Posters

Outcomes and spectral domain optical coherence tomography analysis in patients with surgically treated epiretinal membrane with vision better than 20/30

Poster Details

First Author: P.Carnota Méndez SPAIN

Co Author(s):    C. Mendez Vazquez   C. Torres Borrego                          

Abstract Details



Purpose:

To describe the outcomes, complications and spectral domain optical coherence tomography (SD-OCT) characteristics in patients with epiretinal membrane (ERM) and visual acuity better than 20/30 treated with vitrectomy and peeling of ERM.

Setting:

Centro de Ojos de La Coruña (Spain)

Methods:

We retrospectively reviewed the clinical charts of patients with ERM treated with vitrectomy and peeling of ERM in our clinic from January 2008 to December 2016. For this study we included patients with idiopathic ERM and preoperative best-corrected visual acuity (BCVA) better than 20/30. We excluded patients with secondary ERM (post-vitrectomy, diabetic retinopathy, retinal vein occlusion and others) and patients with BCVA of 20/30 or worse. We measured BCVA and performed a quantitative (central macular thickness (CMT) and macular volume) and qualitative SD-OCT analysis before and 3, 6, 12 months after surgery and at the end of follow-up (Final). Other data collected were: sex, age, prior procedures/surgeries, reason for vitrectomy, lens status before and after surgery, type of surgery (vitrectomy alone, phacovitrectomy, sequential surgery vitrectomy-phacoemulsification), peeling (or not) of internal limiting membrane (ILM), intraoperative and postoperative complications and months of follow-up.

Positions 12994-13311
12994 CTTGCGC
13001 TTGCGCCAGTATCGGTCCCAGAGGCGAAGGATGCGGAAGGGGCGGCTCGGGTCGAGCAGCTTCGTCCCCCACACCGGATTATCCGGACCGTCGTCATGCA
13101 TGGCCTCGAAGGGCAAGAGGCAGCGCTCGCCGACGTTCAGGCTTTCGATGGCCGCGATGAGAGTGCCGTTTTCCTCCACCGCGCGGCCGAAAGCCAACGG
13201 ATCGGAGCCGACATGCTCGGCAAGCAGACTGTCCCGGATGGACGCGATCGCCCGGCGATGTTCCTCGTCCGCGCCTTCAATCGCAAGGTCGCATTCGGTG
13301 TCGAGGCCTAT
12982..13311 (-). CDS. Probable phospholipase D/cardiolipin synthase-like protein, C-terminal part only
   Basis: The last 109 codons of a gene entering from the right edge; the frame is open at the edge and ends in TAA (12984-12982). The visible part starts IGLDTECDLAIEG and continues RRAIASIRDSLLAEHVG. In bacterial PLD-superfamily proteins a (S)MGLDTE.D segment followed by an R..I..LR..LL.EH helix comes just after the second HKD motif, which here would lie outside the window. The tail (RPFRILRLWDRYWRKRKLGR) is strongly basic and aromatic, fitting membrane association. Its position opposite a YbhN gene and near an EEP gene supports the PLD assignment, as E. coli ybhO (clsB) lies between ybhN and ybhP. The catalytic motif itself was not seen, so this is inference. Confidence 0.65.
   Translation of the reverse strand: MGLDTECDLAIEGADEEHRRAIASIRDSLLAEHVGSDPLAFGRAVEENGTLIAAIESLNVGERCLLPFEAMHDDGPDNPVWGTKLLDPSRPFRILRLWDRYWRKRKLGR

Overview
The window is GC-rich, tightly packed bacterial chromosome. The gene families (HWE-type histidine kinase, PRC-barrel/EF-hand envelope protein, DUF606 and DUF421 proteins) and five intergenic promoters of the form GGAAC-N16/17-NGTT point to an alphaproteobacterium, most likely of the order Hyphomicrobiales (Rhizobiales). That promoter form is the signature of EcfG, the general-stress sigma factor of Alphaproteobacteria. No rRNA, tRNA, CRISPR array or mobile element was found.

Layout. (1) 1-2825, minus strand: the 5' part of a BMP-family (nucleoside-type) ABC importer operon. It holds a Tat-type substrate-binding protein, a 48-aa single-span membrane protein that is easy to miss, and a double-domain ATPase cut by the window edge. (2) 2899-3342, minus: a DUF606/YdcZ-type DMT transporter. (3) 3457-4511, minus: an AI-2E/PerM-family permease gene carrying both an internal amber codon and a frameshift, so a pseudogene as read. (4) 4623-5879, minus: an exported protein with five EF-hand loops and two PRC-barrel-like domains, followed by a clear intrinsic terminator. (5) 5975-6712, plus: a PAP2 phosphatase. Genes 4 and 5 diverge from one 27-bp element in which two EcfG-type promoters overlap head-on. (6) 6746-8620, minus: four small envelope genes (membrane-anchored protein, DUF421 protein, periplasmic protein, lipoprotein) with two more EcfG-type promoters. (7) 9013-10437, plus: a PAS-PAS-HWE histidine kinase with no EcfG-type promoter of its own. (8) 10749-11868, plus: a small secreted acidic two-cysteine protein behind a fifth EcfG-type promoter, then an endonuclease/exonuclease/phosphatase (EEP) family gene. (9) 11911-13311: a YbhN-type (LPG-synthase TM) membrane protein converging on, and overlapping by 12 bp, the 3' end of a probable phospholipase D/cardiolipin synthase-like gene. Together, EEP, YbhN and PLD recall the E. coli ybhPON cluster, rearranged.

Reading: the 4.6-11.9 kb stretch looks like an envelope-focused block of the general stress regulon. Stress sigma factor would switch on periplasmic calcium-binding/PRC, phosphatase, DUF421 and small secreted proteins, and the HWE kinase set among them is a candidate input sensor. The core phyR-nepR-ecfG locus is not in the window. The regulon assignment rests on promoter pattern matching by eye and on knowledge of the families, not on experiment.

Results:

17 (13%) out of 127 patients met the inclusion criteria. Mean follow-up time was 29.7 months. Surgery was advised to patients because poor vision or disturbing symptoms at the moment of diagnosis (41%) or because a decrease in visual acuity or worsening of metamorphopsia during follow-up after diagnosis of ERM (59%). 41% underwent vitrectomy alone, 35% phacovitrectomy and 24% sequential surgery. Mean BCVA preoperatively, at 3, 6, 12 months and Final was 20/27, 20/27, 20/25, 20/29 and 20/23 respectively. 65% of patients improved and 35% mantained their vision at the end of follow-up (0% lost vision). CMT preoperatively, at 3, 6, and 12 months was 424, 384, 372 and 362 microns respectively. Two patterns of ERM were recognised: a thin line causing uniform thickening of the retina (65%) and a thicker line causing retinal wrinkling (35%). Preoperative characteristics by SD-OCT included foveal pseudocysts (18%), retinoschisis (18%) and foveal pseudovitelliform material (18%). ILM was performed in 12% of cases but postoperative defect of optic nerve fibre layer (DONFL) was observed in 29%. Regrowth of ERM without foveal involvement ocurred in 2 cases. No intraoperative complications were observed. 1 patient had vitreous haemorrhage 24 hours after surgery that resolved in 2 weeks.

Conclusions:

Vitrectomy with peeling of ERM is an effective and safe procedure in patients with good visual acuity. However, we should carefully select those patients whose symptoms are clearly caused by the ERM.

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